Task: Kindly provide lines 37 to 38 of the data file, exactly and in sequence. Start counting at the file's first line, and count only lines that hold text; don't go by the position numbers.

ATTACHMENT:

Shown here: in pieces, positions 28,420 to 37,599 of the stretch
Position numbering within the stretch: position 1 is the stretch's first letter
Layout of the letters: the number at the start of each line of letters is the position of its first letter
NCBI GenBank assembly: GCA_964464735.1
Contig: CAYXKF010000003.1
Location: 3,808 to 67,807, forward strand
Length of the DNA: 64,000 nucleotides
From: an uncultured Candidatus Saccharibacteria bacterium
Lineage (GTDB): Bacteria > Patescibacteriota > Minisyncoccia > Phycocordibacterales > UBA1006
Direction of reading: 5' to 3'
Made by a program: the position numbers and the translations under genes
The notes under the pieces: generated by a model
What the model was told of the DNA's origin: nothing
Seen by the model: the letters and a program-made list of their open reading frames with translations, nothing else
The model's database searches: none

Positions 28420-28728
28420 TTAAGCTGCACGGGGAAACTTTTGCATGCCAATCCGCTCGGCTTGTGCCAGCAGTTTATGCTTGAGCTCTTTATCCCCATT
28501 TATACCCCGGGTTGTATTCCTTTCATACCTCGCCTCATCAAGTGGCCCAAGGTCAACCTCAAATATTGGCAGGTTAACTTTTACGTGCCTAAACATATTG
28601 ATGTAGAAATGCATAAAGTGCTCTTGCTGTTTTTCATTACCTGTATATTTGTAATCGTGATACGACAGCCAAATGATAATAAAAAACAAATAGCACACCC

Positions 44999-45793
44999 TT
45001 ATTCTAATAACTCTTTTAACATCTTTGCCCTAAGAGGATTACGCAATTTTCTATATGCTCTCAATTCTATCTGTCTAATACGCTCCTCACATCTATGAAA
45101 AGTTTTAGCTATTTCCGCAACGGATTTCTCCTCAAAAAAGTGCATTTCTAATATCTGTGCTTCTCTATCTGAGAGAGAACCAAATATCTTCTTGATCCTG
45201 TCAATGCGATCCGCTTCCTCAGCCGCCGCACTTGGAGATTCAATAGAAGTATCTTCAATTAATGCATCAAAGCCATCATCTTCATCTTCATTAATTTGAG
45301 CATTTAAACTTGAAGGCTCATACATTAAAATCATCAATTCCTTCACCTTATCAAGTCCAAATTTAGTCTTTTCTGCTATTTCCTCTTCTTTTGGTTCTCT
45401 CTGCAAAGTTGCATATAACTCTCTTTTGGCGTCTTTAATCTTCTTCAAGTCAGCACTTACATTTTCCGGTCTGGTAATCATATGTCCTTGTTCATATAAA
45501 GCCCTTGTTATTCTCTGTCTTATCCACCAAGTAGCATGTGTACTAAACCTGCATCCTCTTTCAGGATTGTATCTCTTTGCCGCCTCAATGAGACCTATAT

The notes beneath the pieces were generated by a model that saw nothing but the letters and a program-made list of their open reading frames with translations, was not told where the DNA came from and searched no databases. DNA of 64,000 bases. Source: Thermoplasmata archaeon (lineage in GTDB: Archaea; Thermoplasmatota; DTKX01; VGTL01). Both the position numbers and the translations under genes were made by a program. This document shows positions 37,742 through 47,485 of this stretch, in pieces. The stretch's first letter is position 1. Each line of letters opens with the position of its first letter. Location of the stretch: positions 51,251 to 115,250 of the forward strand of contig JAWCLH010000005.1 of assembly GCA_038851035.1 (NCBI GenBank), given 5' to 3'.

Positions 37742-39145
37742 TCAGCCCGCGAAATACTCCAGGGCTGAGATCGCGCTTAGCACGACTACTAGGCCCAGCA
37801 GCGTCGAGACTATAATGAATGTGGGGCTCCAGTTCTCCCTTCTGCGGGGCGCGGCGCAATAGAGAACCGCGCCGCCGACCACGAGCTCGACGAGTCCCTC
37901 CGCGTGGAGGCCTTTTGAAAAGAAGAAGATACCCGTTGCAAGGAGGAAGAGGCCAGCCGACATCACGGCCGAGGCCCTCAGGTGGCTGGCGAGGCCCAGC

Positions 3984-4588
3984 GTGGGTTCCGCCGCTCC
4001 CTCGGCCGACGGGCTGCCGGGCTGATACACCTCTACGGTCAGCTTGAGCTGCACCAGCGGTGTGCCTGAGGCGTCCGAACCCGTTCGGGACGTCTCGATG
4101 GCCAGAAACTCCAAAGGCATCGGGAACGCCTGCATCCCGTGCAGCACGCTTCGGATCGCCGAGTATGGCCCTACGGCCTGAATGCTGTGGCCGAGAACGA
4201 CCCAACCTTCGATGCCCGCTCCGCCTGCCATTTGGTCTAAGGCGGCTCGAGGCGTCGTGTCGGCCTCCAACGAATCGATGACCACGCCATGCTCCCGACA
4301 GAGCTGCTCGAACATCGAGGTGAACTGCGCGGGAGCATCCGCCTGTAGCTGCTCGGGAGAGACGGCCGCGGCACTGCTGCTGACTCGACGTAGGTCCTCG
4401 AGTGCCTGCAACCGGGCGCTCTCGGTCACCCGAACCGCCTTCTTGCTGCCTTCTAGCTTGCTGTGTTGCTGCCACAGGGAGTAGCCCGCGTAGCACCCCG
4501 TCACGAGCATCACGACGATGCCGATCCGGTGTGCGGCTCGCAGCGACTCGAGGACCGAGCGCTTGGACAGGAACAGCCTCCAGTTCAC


4201 CCCAACCTTCGATGCCCGCTCCGCCTGCCATTTGGTCTAAGGCGGCTCGAGGCGTCGTGTCGGCCTCCAACGAATCGATGACCACGCCATGCTCCCGACA
4301 GAGCTGCTCGAACATCGAGGTGAACTGCGCGGGAGCATCCGCCTGTAGCTGCTCGGGAGAGACGGCCGCGGCACTGCTGCTGACTCGACGTAGGTCCTCG